Sunday, November 2, 2014

Why I Wrote My PitchWars Novel

It's all over.

I've submitted my PitchWars entry and now I can do nothing but wait for the agent round to determine my fate.


In the meantime, I've decided to participate in this little game everyone else is playing and tell you all about why I wrote my PitchWars novel.

Back in 2012, I got the idea to tell fairy tales from the villains' perspective, but not in a way that I had seen before. I'd seen retellings in which the villain tells the story, remaining truly evil, losing in the end, making for a very dark and sinister story. I'd seen versions of the story in which the villain just narrates the hero's story, again losing at the end, remaining evil throughout and just really giving us an outsider's opinion on the whole thing.

I didn't want to do that.

I wanted to know why these people (women, usually) would do something so terrible. What makes a woman want to kill her stepdaughter? What makes a woman want to abuse, neglect, and treat her stepdaughter as a slave? What makes a woman curse a young girl into eternal sleep?

Yes. I know. We had the old answers: jealousy, grief, vengeance.

But those answers are so overly simplistic and just... evil. 

And a villain is a hero in his own eyes, right? I mean, every "evil" character thinks what they're doing is right, or they're justified in doing the wrong thing. I wanted to find those justifications.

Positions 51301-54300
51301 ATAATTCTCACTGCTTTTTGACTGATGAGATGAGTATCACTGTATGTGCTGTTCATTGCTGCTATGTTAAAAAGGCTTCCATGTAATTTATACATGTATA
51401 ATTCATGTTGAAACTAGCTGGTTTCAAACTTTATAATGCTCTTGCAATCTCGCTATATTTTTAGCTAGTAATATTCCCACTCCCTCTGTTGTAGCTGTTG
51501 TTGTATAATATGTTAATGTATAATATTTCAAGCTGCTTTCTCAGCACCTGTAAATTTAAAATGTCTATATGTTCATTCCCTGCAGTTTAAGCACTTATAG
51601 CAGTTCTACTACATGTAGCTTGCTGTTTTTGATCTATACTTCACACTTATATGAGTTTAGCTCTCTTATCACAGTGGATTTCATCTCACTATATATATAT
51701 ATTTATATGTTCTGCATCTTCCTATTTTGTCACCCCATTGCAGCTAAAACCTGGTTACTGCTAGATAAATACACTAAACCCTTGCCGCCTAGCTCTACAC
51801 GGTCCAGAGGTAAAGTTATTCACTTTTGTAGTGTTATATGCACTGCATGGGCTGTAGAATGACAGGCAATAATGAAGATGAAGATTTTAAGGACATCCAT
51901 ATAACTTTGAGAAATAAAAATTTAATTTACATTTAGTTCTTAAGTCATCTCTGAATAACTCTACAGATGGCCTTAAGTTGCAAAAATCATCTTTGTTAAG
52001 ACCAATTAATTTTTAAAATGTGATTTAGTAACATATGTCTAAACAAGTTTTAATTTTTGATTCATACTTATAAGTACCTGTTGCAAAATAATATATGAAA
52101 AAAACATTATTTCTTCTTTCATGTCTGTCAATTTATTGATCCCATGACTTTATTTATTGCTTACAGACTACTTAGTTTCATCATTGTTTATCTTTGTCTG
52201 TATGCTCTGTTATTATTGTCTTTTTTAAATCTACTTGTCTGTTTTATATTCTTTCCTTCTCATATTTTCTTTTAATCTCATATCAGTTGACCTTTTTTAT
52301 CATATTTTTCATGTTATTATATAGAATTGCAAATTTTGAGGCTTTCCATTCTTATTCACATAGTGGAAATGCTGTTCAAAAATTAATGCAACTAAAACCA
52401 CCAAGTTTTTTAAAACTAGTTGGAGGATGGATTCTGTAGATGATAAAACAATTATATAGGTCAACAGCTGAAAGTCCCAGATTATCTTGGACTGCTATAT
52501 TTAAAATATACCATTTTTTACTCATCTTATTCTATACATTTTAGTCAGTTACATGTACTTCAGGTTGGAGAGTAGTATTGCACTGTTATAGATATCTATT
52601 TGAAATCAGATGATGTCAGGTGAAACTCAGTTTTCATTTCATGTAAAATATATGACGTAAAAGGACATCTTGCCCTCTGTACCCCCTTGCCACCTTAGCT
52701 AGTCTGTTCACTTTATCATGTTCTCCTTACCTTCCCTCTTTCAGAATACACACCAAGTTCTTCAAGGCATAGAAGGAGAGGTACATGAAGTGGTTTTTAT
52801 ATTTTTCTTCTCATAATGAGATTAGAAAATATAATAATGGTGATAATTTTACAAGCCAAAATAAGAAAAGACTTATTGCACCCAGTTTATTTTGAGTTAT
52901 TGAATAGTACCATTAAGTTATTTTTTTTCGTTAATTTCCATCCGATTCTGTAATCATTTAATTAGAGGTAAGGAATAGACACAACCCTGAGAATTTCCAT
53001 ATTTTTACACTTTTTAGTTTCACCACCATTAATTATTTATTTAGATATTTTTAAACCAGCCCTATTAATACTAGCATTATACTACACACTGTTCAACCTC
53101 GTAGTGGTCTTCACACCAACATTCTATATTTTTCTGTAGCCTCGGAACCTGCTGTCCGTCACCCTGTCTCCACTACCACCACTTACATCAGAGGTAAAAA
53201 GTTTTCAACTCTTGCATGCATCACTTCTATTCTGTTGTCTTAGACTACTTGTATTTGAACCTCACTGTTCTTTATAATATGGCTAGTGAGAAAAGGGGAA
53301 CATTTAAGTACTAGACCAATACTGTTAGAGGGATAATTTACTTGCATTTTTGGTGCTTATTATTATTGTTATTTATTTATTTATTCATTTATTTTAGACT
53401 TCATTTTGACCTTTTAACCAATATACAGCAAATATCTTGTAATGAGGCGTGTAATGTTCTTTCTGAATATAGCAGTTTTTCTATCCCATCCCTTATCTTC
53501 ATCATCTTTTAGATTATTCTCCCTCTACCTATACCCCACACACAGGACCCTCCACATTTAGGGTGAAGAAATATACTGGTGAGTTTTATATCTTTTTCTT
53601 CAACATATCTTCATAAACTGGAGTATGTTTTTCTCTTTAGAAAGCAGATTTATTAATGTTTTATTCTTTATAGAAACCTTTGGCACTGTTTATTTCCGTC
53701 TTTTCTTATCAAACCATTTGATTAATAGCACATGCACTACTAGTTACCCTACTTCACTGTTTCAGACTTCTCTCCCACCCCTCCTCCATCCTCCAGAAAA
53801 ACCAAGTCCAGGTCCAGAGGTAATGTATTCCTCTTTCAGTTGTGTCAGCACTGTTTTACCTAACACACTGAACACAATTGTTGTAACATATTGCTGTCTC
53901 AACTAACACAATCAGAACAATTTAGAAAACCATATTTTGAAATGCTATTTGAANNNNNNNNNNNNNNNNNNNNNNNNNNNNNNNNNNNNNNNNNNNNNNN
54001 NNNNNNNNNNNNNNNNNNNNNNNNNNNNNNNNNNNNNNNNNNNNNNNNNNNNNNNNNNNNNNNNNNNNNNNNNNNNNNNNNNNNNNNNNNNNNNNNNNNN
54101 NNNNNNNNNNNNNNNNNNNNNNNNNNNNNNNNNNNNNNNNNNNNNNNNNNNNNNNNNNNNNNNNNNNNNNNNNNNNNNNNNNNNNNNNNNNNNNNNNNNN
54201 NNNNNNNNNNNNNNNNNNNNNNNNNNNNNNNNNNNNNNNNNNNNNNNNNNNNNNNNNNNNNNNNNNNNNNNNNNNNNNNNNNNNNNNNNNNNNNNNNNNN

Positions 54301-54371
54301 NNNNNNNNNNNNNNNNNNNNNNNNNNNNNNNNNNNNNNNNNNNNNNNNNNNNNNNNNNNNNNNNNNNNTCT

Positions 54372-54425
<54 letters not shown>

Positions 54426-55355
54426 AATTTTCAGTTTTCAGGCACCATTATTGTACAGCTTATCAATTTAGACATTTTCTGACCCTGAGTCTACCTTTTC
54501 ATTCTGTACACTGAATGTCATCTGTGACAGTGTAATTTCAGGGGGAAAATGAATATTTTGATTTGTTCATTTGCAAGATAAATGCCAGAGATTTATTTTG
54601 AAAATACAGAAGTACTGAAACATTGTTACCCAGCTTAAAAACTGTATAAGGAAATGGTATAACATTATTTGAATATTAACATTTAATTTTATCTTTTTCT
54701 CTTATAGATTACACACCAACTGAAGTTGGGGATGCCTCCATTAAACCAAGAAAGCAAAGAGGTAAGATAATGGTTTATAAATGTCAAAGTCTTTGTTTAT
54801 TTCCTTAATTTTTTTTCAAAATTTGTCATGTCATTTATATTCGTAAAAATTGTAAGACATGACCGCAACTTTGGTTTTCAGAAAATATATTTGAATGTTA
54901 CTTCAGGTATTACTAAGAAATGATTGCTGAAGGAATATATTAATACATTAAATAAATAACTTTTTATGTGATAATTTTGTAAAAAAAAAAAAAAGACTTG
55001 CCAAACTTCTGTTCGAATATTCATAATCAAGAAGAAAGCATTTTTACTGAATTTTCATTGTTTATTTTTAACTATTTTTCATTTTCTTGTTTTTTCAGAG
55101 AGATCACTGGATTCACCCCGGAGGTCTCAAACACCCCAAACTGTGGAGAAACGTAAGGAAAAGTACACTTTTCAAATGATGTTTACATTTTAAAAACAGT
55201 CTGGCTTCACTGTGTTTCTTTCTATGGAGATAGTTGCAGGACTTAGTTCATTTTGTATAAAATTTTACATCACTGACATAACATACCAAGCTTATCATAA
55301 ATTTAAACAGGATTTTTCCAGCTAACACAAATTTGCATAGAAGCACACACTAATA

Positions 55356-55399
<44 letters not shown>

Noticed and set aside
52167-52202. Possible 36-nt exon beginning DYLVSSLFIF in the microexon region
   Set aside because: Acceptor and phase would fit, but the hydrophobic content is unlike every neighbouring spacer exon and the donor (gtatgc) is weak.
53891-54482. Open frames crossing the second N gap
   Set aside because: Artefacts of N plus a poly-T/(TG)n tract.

The benefits of telling the stories this way ended up being plentiful. First, these became adult stories. The mistreated princesses in our favorite fairy tales are young, lending themselves to YA or even MG retellings. But the villains are adults, with an adult voice and adult perspective and adult problems (a fifteen-year-old princess isn't likely to know the pain of losing a child or a marriage falling apart).

Second, these stories remained inherently feminine. The villains are so often women; stepmothers, usually. These are women fighting against other women, without it devolving into petty soap operas.

Third, I had to dig deep. For a woman to be willing to kill (or try to kill) a young girl? There has to be a good reason, there has to be more to the story than you ever knew or expected. These women are fighting for more than just their own pride, and I love that I get to make such complex motivations come to life.

And so, SANDS OF IMMORTALITY was born (well... first was a Snow White story, and then Sleeping Beauty, and then that Sleeping Beauty story took on a life of its own and became SANDS OF IMMORTALITY).

During the process of querying my first novel, the Snow White retelling, I had an agent tell me he loved the book. Just... could I rewrite it to be less feminine and more like Game of Thrones, please?

I will not. I will not remove the femininity from my story. I will not make my story into one full of gory violence and graphic sex. (Martin is incredibly talented, and there is a place for that kind of fantasy, and I love it, but it is not my story to tell and I won't force myself to tell it.) 

That's why I keep writing these stories. That's why I wrote this one the way I did. Because these stories have another side to them; a side that's more mature, more complex, and more interesting than we ever imagined, and it's time these women had a chance to shine in their own right, for better or worse.